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DALI equipment is common for network-based lighting systems
International standardIEC 62386, previously IEC 60929
Developed byIEC (International Electrotechnical Commission) and DiiA (Digital Illumination Interface Alliance)
Type lighting control
Superseded 1-10 V/0-10 V lighting control
General specifications
Hot pluggable Yes
External Yes
Cable mains-rated, separate or part of power cable: check with local wiring regulations
Pins 2
Connector 1
Signal 16 V DC (typical)
Max. voltage 22.5 V DC
Max. current 250 mA
Width 16, 24 or 32 bits (forward), 8 bits (backward)
Bitrate 1200 bit/s
Protocol asynchronous, half-duplex, serial protocol over a two-wire bus
Pin 1 DA (or DA+)
Pin 2 DA (or DA−)

Digital Addressable Lighting Interface (DALI) is a trademark for network-based products that control lighting. The underlying technology was established by a consortium of lighting equipment manufacturers as a successor for 1-10 V/0–10 V lighting control systems, and as an open standard alternative to several proprietary protocols. The DALI, DALI-2 and D4i trademarks are owned by the lighting industry alliance, DiiA (Digital Illumination Interface Alliance).

DALI is specified by a series of technical standards in IEC 62386. Standards conformance ensures that equipment from different manufacturers will interoperate. The DALI trademark is allowed on devices that comply with the DiiA testing and certification requirements, and are listed as either registered (DALI version-1) or certified (DALI-2) on the DiiA website. D4i certification - an extension of DALI-2 - was added by DiiA in November 2019.

Members of the AG DALI were allowed to use the DALI trademark until the DALI working party was dissolved on 30 March 2017, when trademark use was transferred to DiiA members. Since 9 June 2017, Digital Illumination Interface Alliance (DiiA) certifies DALI products.[1] DiiA is a Partner Program of IEEE-ISTO.

Technical overview

A DALI network consists of at least one application controller and bus power supply (which may be built into any of the products) as well as input devices (e.g. sensors and push-buttons), control gear (e.g., electrical ballasts, LED drivers and dimmers) with DALI interfaces. Application controllers can control, configure or query each device by means of a bi-directional data exchange. Unlike DMX, multiple controllers can co-exist on the bus. The DALI protocol permits addressing devices individually, in groups or via broadcast.[2] Scenes can be stored in the devices, for recall on an individual, group or broadcast basis. Groups and scenes are used to insure simultaneous execution of level changes, since each packet requires about 25 ms - or 1.5 seconds if all 64 addresses were to change level.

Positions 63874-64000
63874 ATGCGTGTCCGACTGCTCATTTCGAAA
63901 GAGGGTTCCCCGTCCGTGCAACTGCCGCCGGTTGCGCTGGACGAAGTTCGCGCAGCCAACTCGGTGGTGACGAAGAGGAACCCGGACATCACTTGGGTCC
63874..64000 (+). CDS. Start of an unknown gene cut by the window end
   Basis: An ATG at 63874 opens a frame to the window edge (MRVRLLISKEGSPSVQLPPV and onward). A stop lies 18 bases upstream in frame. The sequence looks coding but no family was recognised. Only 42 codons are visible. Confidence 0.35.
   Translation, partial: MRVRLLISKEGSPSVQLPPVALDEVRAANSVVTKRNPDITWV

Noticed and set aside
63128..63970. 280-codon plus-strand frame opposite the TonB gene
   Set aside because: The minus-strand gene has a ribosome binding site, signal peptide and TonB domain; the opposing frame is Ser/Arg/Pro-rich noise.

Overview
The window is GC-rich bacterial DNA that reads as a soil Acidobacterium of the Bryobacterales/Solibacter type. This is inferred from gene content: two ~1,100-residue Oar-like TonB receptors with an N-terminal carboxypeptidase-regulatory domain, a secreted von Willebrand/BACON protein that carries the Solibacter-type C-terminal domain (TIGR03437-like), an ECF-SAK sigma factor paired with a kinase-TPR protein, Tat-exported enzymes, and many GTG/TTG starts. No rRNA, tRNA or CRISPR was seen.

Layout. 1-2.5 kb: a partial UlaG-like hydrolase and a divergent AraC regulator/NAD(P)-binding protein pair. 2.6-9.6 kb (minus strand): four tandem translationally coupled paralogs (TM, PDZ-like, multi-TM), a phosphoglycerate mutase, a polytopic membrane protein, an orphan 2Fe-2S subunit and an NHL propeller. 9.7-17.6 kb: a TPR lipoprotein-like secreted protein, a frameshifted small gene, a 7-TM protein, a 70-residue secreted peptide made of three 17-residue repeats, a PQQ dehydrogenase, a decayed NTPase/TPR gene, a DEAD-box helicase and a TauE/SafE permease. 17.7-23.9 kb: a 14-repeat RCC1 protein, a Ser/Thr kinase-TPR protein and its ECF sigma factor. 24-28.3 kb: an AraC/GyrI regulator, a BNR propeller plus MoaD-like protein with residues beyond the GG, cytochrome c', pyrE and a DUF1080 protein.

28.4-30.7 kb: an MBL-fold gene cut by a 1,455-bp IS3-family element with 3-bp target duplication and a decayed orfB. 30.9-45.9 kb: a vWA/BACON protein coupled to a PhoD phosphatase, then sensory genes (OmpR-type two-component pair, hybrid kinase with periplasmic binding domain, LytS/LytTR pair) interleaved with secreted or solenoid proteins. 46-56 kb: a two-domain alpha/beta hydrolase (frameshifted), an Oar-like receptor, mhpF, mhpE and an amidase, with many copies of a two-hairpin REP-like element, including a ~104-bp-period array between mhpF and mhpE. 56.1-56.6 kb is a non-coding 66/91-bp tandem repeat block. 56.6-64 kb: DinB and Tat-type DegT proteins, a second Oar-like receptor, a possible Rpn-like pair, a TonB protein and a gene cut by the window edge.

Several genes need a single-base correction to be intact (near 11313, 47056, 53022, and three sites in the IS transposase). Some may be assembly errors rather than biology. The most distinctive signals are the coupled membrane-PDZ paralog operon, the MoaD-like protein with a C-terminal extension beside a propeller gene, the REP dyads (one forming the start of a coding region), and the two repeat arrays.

Each device is assigned a unique short address between 0 and 63, making up to 64 devices possible in a basic system. Address assignment is performed over the bus using a "commissioning" protocol built into the DALI controller, usually after all hardware is installed, or successively as devices are added. The Device Address is commonly a LED driver with one or many LEDs sharing the same level. A DT6 driver is for single color temperature applications, a DT8 driver is used for CCT color tuning, or RGBWW multi color applications - for example a strip where all the "pixels" have the same color.

Data is transferred between devices by means of an asynchronous, half-duplex, serial protocol over a two-wire bus with a fixed data transfer rate of 1200 bit/s. Collision detection is used to allow multiple transmitters on the bus.

A single pair of wires comprises the bus used for communication on a DALI network. The network can be arranged in bus or star topology, or a combination of these. Each device on a DALI network can be addressed individually, unlike DSI and 0–10V devices. Consequently, DALI networks typically use fewer wires than DSI or 0–10V systems.